In the midst of an Ebola outbreak Liberia’s nurses from the country’s largest hospital went on strike Monday. Calling for higher salaries, they also demanded equipment to protect them from the Ebola virus that has killed hundreds in Liberia.
The nurses will not go back to work until they have “personal protective equipment (PPEs)”, the hazmat-style suits that protect against the spread of the disease, AFP quoted a spokesman for the strikers at Monrovia’s John F. Kennedy hospital, John Tugbeh, as saying.
Despite Ebola being a deadly threat – with 694 registered deaths in Liberia alone – local medics have not been adequately protected against the infection, he said.
“From the beginning of the Ebola outbreak we have not had any protective equipment to work with. As result, so many doctors got infected by the virus. We have to stay home until we get the PPEs,” Tugbeh said.
Last week, the head of the Centers for Disease Control in the United States warned that the situation in West Africa remains grim.
“I wish I didn’t have to say this, but it is going get worse before it gets better,” CDC Director Dr. Tom Frieden told the Associated Press this week upon completion of a trip to Liberia.
Countries around the world have stepped up preparedness in case the virus crosses their own borders.
Russia’s Federal Biomedical Agency (FMBA) on Tuesday announced it is setting up a special recovery team that has been tasked to help fight the Ebola outbreak, Itar-Tass reported.
The team’s task will be to prevent the spread of Ebola in Russia, in case the virus crosses into its territory. The team consists of 16 people, including “infectious disease specialists, epidemiologists, laboratory technicians and resuscitators,” FMBA said. “Specialists are trained to provide a full cycle of treatment to patients with especially dangerous infections.”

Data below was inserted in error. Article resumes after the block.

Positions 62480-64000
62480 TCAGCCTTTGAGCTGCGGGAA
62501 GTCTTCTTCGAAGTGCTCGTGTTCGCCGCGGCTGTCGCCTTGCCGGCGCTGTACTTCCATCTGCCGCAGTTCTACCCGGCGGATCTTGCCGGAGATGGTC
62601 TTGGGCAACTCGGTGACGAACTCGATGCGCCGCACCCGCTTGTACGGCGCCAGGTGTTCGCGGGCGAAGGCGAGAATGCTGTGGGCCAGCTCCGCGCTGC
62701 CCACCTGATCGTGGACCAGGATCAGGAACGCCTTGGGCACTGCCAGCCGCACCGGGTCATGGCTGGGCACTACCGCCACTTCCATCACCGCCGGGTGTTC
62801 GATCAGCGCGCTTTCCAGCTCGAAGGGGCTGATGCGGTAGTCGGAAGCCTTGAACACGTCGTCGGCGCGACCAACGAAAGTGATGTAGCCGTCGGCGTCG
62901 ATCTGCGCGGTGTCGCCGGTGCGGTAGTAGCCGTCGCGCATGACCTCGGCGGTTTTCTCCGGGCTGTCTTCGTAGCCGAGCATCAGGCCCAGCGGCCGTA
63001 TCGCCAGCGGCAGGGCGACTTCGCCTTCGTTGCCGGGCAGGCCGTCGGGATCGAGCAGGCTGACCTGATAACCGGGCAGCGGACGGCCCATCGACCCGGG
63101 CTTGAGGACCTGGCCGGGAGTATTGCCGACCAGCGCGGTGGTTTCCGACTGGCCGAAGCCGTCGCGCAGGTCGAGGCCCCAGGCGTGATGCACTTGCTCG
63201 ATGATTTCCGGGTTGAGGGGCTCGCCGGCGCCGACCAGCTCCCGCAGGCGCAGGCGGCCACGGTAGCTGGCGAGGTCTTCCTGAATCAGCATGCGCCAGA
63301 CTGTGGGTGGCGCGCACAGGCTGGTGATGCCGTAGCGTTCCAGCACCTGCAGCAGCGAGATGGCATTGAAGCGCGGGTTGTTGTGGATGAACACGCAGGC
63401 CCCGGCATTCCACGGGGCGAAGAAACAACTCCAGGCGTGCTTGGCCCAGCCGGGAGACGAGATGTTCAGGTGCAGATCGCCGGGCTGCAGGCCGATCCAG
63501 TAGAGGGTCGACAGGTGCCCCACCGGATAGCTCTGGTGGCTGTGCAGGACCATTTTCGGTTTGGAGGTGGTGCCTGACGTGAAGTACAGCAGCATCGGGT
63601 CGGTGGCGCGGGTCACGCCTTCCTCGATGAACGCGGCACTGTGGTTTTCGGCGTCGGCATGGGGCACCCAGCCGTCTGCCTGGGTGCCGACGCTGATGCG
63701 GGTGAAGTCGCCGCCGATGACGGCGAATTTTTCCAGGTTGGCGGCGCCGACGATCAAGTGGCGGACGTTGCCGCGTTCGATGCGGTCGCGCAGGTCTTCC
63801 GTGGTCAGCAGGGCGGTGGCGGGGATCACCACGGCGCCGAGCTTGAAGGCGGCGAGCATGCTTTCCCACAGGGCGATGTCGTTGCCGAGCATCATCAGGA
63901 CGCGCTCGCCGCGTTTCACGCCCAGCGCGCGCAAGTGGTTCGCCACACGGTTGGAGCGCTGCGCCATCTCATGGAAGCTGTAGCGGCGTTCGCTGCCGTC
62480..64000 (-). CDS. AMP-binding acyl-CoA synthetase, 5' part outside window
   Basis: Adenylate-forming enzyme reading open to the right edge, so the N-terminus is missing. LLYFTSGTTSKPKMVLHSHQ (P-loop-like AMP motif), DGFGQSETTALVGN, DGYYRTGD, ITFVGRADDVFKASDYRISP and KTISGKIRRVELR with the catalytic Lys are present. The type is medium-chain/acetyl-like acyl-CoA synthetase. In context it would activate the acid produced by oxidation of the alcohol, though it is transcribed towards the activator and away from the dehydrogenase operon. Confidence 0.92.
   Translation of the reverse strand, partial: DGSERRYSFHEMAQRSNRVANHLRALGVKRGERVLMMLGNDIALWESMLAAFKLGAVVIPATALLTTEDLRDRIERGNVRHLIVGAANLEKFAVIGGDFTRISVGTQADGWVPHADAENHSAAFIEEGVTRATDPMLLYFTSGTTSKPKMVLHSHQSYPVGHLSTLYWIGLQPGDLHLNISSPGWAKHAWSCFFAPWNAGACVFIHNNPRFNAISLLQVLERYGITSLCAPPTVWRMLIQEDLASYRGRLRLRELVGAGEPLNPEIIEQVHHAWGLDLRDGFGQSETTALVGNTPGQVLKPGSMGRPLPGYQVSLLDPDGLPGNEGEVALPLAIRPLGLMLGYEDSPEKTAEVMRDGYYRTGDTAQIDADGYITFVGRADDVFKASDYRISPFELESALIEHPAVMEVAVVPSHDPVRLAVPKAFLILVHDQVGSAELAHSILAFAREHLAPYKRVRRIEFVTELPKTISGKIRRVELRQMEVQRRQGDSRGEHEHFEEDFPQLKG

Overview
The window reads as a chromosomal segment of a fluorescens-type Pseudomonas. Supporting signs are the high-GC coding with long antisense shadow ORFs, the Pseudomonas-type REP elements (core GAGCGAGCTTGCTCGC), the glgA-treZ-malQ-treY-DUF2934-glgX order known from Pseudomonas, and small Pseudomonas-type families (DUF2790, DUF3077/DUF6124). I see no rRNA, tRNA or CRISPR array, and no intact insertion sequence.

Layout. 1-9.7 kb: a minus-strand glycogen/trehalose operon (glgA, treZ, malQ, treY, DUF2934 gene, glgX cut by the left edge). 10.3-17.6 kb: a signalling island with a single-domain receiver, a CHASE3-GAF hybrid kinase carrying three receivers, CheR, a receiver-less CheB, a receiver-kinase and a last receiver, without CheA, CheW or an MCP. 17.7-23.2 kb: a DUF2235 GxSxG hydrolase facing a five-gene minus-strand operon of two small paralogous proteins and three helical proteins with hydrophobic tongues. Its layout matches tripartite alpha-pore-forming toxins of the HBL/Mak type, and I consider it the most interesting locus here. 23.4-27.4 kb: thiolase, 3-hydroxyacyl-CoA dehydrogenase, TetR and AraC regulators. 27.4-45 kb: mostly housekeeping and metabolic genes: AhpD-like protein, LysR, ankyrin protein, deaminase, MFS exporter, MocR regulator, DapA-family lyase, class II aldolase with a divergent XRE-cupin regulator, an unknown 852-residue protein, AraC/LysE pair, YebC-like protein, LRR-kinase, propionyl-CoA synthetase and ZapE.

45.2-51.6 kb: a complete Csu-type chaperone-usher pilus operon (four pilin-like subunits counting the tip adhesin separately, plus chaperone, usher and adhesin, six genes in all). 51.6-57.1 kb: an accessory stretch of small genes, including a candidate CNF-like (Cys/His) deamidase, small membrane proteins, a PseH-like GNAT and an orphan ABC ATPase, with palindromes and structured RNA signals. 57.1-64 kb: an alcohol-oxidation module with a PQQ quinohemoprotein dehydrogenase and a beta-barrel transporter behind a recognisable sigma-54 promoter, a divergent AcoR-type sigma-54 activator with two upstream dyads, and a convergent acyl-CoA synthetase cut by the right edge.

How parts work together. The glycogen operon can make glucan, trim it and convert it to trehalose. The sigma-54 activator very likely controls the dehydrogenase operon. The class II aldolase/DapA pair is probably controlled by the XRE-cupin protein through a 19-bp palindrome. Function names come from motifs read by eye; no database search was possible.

Due to the overall worsening of the situation around the spread of the disease, FMBA will be holding a meeting later on Tuesday that will focus on how to prevent the emergence and spread of particularly dangerous infectious diseases in the country.
Special gear will be demonstrated during the meeting, which protects medical staff from infectious diseases.
Also, FMBA will show off new transportation technology, such as the “insulation box,” which enables doctors to transport infected patient without spreading the disease. "This box can be used for transportation of a healthy person through contaminated area without the risk of infection as well,” FMBA added.
It was announced last week that the virus has now spread to the West African state of Senegal – the region’s fifth country to confirm a case of the deadly Ebola. Meanwhile, the World Health Organization (WHO) warned that five more states are at risk for spread of the outbreak.
“The following countries share land borders or major transportation connections with the affected countries and are therefore at risk for spread of the Ebola outbreak: Benin, Burkina Faso, Côte d’Ivoire, Guinea-Bissau, Mali, and Senegal,” the agency said, adding it will aid the new states with “surveillance, preparedness and response plan.”
Meanwhile, the US is pushing ahead with Ebola vaccine trials on humans as twenty healthy volunteers will enter a 48-week trial for a US-developed vaccine against the deadly Ebola virus this week. The trial has been moved forward due to the current outbreak, but the first results are unlikely before the year end.
So far, the Ebola virus, which is transmitted through contact with infected bodily fluids, has killed more than 1,500 people in Liberia, Guinea, Sierra-Leone and Nigeria since the beginning of 2014.